July 15, 2019 10:53 PM
(ABC 6 News) - Patients with osteogenesis imperfecta (OI) have a higher risk of breaking and fracturing bones, and two and a half-year-old Ellie Butts is no stranger to that.
ABC 6 News has followed Ellie from her infancy, as she’s learned to adapt to living life with her diagnosis of OI, commonly known as “Brittle Bone” disease. However, Ellie recently received a surgery that could change the rest of her life.
About 3 months ago, Ellie was sitting in the pediatric surgery ward at Mayo Clinic Hospital-Saint Marys campus. She’d been there many times prior, but never for a surgery as major as this one.
"She was to the point where the bone in her right leg just wasn't healing,” Ellie’s mom, Terrye Butts said. “It had broken so many times that it created a weak spot. I want to say that she may have been splinted with her leg for maybe 10-12 weeks while we were waiting for it to heal and it just did not."
Surgeons at Mayo Clinic placed four rods into Ellie’s legs near the end of April. Ellie’s parents said she would often try and sit up and play, resulting in a broken femur.
“We knew that we needed to do something,” Ellie’s dad Brian Butts said. “But we also knew it was a pretty invasive surgery as well."
On average, the surgery is expected to take a minimum of eight hours.
"My thoughts were, ‘what's going to happen to her; is that the last day that I was ever going to see her again, or should I end up saying my goodbyes?’” Ellie’s big sister Caylee Butts said. “Because I didn't know what was going to happen."
The surgery took a few hours longer due to the condition of Ellie's left femur, but ultimately ended successfully.
"I just burst out into tears of joy and it was probably the happiest moment of my life to find out that she had made it through this invasive surgery," Caylee said.
After three days of rough and at times painful days of recovery in the pediatric intensive care unit (PICU), Ellie went home to continue her healing process.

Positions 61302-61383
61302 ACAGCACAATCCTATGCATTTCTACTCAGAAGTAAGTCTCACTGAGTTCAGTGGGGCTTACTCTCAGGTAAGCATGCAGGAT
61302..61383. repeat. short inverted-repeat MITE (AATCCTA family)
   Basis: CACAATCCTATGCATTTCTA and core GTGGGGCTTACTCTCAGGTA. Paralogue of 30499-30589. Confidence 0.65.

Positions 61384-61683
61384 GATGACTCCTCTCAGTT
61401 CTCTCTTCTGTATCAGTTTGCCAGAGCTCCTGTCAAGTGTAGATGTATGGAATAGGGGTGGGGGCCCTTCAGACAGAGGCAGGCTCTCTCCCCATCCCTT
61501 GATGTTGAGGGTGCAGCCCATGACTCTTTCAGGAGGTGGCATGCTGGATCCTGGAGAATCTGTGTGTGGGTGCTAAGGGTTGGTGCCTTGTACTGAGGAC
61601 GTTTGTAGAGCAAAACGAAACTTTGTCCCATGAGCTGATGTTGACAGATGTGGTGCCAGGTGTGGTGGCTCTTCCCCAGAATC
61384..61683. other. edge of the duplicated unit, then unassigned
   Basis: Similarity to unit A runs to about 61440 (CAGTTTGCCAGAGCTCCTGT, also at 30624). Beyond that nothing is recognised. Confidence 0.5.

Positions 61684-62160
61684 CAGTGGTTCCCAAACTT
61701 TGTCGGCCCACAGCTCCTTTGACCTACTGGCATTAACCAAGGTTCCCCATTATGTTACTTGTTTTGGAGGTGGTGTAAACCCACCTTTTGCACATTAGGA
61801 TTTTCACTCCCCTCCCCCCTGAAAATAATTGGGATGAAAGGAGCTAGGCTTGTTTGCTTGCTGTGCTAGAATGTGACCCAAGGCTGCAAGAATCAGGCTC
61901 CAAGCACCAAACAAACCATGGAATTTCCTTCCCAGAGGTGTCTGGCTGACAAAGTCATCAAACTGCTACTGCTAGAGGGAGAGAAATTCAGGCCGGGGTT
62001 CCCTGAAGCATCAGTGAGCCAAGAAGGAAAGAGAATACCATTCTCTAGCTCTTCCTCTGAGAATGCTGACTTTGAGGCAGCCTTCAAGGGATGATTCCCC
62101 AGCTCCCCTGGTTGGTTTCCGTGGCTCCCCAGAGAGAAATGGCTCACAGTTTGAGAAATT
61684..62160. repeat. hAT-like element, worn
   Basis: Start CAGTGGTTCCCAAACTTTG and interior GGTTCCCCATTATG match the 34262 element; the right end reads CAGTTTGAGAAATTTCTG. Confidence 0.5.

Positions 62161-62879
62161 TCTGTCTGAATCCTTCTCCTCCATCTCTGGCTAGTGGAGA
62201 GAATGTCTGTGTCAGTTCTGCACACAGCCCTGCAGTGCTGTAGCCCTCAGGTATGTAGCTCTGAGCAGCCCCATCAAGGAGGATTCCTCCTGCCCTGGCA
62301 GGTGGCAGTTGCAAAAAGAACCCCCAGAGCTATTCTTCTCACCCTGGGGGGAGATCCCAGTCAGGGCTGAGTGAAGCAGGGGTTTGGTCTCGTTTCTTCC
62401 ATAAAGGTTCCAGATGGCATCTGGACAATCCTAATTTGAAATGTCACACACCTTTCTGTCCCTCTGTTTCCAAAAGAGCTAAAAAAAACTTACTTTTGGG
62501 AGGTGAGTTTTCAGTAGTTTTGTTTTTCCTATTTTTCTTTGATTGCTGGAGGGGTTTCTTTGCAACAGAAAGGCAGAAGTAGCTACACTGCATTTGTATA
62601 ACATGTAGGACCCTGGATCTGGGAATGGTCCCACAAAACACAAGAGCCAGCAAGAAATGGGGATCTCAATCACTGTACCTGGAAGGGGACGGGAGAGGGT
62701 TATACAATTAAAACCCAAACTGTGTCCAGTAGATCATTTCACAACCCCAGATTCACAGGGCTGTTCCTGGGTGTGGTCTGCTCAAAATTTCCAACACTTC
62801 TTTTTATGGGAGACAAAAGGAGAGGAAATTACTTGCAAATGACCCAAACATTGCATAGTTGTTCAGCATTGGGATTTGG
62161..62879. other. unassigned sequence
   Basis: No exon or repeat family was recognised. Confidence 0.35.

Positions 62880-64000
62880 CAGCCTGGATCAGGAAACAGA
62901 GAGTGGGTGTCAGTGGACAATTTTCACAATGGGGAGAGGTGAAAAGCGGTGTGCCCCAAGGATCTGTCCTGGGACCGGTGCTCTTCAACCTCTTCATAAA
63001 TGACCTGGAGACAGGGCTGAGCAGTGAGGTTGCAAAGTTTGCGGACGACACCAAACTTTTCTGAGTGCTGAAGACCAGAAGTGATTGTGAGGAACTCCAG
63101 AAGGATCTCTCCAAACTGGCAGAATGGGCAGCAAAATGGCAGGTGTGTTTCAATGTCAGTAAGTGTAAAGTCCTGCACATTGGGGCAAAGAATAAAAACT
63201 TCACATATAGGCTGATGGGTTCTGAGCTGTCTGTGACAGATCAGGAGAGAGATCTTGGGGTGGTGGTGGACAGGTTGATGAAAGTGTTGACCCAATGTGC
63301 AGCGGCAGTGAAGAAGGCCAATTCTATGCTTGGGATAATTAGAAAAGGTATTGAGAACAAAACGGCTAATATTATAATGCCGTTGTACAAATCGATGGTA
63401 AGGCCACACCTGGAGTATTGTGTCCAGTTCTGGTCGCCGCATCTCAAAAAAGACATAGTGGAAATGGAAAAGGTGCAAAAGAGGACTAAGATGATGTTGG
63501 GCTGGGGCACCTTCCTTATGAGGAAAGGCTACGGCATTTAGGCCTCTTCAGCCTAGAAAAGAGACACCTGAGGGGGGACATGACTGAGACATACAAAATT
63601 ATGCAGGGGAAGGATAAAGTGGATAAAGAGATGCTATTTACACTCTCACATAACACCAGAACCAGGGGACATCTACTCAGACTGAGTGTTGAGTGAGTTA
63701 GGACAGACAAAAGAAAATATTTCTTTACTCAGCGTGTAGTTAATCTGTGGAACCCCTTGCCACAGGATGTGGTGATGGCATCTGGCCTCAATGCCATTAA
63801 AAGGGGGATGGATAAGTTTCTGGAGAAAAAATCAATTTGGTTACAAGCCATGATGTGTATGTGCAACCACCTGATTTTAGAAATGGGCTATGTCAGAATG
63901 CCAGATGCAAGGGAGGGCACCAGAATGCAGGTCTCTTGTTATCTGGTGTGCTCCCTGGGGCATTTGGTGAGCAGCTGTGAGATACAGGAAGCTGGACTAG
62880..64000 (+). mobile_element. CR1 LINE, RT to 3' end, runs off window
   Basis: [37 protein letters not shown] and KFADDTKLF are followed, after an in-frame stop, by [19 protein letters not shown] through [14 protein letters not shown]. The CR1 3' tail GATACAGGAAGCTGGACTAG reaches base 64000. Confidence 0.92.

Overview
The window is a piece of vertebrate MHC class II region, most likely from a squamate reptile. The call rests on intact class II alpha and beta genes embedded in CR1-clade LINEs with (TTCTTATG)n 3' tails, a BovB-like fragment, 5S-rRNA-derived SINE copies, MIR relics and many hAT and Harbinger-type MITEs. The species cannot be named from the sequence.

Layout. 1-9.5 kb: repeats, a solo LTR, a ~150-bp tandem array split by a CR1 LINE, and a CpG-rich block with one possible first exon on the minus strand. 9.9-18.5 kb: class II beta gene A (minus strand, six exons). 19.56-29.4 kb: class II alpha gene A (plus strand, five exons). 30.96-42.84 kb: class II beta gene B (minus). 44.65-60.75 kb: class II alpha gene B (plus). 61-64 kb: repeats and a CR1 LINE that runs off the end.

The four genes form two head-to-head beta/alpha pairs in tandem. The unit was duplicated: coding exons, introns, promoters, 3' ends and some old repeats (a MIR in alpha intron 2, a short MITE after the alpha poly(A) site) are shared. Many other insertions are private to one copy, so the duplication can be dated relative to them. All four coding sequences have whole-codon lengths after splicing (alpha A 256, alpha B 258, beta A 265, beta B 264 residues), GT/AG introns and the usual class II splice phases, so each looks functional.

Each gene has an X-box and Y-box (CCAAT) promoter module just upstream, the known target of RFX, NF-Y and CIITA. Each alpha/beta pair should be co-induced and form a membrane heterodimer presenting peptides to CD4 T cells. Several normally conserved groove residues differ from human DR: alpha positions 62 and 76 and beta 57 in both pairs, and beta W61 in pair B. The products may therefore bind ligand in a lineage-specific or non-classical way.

"We had to make two cuts and it's like trying to juggle three balls, instead of two,” Ellie’s surgeon Dr. Anthony Stans said.
Stans has performed many surgeries on Ellie, including the placement of her recent rods.
"A rod is a load-sharing device, so much of the work is done by her own bone, so it makes her own bone stronger, but some of the work is also done by the rod," Stans said.
The goal is to strengthen the insides of Ellie's bones, which Stans said is a similar concept to constructing a building.
"There's metal rebar inside the concrete, having a metal bar inside the bone is a simple way of thinking about it," Stans said.
He said that reduces the patient's risk of fracturing bones for a number of years.
"It's a telescoping rod, so it grows with the patient,” Stans said, “and then as Ellie grows from her growth centers, ideally this rod will move distally in the telescope in the bigger rod."
Now Ellie faces the challenge of learning to do something she's never done before.
"The goal is to get her standing, at least standing, and that's going to take a couple of extra months,” Stans said.
To do that, Ellie's caretakers will start her in a flat position on a "tilt table" while she's wearing leg braces, and gradually increase the incline over time, to strengthen her legs and muscles. And little by little she'll make her way all the way to standing straight.
It's been difficult finding someone to work with Ellie on her physical therapy portion of recovery, but the Butts family can still perform some at-home physical therapy techniques.
"The standard practices for therapy and physical therapy and rehabilitation, they’re too invasive for her,” Brian Butts said. “She's too at risk for fractures and breaks, for sure. Any program will have to be modified for her."
All of this surgery, therapy and hard work could possibly lead to an even bigger achievement for little Ellie.
“I think it's highly likely that she'll be able to walk someday,” Stans said. “It may be a while, but I think that there's a very good chance that that'll happen."
"I've kind of just put in my mind that Ellie is never going to walk, so that when she does or if she does some day, it'll be pure joy," her mother said.
It’s those tiny rods that will give Ellie endless opportunities of playtime in the future.
"It's just not the end of Ellie's journey. This is just the beginning," Terrye Butts said.
Ellie is still recovering and strengthening her legs, and has a long way to go, but her family and doctors have already started talking about placing rods in her arms as well, but Stans said that likely won't happen for a couple more years.
Created: July 15, 2019 10:53 PM
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